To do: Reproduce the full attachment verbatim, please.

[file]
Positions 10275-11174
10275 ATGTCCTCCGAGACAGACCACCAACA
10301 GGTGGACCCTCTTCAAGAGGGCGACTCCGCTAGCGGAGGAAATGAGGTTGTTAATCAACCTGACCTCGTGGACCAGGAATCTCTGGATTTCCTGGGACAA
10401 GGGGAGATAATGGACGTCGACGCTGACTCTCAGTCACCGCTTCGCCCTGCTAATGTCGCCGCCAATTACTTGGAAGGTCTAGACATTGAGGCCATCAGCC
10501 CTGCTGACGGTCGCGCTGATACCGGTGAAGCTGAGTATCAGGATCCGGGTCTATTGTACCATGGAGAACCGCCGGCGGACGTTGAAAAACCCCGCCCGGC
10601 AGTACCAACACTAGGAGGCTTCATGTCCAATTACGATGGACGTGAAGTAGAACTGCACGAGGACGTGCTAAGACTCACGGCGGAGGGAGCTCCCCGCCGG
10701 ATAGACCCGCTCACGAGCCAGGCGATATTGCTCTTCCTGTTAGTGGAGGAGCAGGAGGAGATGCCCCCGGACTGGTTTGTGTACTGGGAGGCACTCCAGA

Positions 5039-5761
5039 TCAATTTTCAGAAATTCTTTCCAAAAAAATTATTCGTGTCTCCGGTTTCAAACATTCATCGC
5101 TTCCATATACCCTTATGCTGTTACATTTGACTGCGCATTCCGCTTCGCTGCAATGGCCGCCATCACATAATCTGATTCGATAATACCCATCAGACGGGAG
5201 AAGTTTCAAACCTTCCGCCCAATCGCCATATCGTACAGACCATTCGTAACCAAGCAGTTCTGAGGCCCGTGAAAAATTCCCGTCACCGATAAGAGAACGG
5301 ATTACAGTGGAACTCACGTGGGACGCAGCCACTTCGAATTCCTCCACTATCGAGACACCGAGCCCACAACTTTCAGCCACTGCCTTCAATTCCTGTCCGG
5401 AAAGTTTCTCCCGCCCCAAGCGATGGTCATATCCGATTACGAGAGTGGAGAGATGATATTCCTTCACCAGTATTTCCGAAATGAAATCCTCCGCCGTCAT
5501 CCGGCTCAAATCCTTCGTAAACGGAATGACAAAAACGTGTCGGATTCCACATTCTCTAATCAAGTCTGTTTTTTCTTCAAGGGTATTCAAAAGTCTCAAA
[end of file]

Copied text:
Positions 10275-11174
10275 ATGTCCTCCGAGACAGACCACCAACA
10301 GGTGGACCCTCTTCAAGAGGGCGACTCCGCTAGCGGAGGAAATGAGGTTGTTAATCAACCTGACCTCGTGGACCAGGAATCTCTGGATTTCCTGGGACAA
10401 GGGGAGATAATGGACGTCGACGCTGACTCTCAGTCACCGCTTCGCCCTGCTAATGTCGCCGCCAATTACTTGGAAGGTCTAGACATTGAGGCCATCAGCC
10501 CTGCTGACGGTCGCGCTGATACCGGTGAAGCTGAGTATCAGGATCCGGGTCTATTGTACCATGGAGAACCGCCGGCGGACGTTGAAAAACCCCGCCCGGC
10601 AGTACCAACACTAGGAGGCTTCATGTCCAATTACGATGGACGTGAAGTAGAACTGCACGAGGACGTGCTAAGACTCACGGCGGAGGGAGCTCCCCGCCGG
10701 ATAGACCCGCTCACGAGCCAGGCGATATTGCTCTTCCTGTTAGTGGAGGAGCAGGAGGAGATGCCCCCGGACTGGTTTGTGTACTGGGAGGCACTCCAGA

Positions 5039-5761
5039 TCAATTTTCAGAAATTCTTTCCAAAAAAATTATTCGTGTCTCCGGTTTCAAACATTCATCGC
5101 TTCCATATACCCTTATGCTGTTACATTTGACTGCGCATTCCGCTTCGCTGCAATGGCCGCCATCACATAATCTGATTCGATAATACCCATCAGACGGGAG
5201 AAGTTTCAAACCTTCCGCCCAATCGCCATATCGTACAGACCATTCGTAACCAAGCAGTTCTGAGGCCCGTGAAAAATTCCCGTCACCGATAAGAGAACGG
5301 ATTACAGTGGAACTCACGTGGGACGCAGCCACTTCGAATTCCTCCACTATCGAGACACCGAGCCCACAACTTTCAGCCACTGCCTTCAATTCCTGTCCGG
5401 AAAGTTTCTCCCGCCCCAAGCGATGGTCATATCCGATTACGAGAGTGGAGAGATGATATTCCTTCACCAGTATTTCCGAAATGAAATCCTCCGCCGTCAT
5501 CCGGCTCAAATCCTTCGTAAACGGAATGACAAAAACGTGTCGGATTCCACATTCTCTAATCAAGTCTGTTTTTTCTTCAAGGGTATTCAAAAGTCTCAAA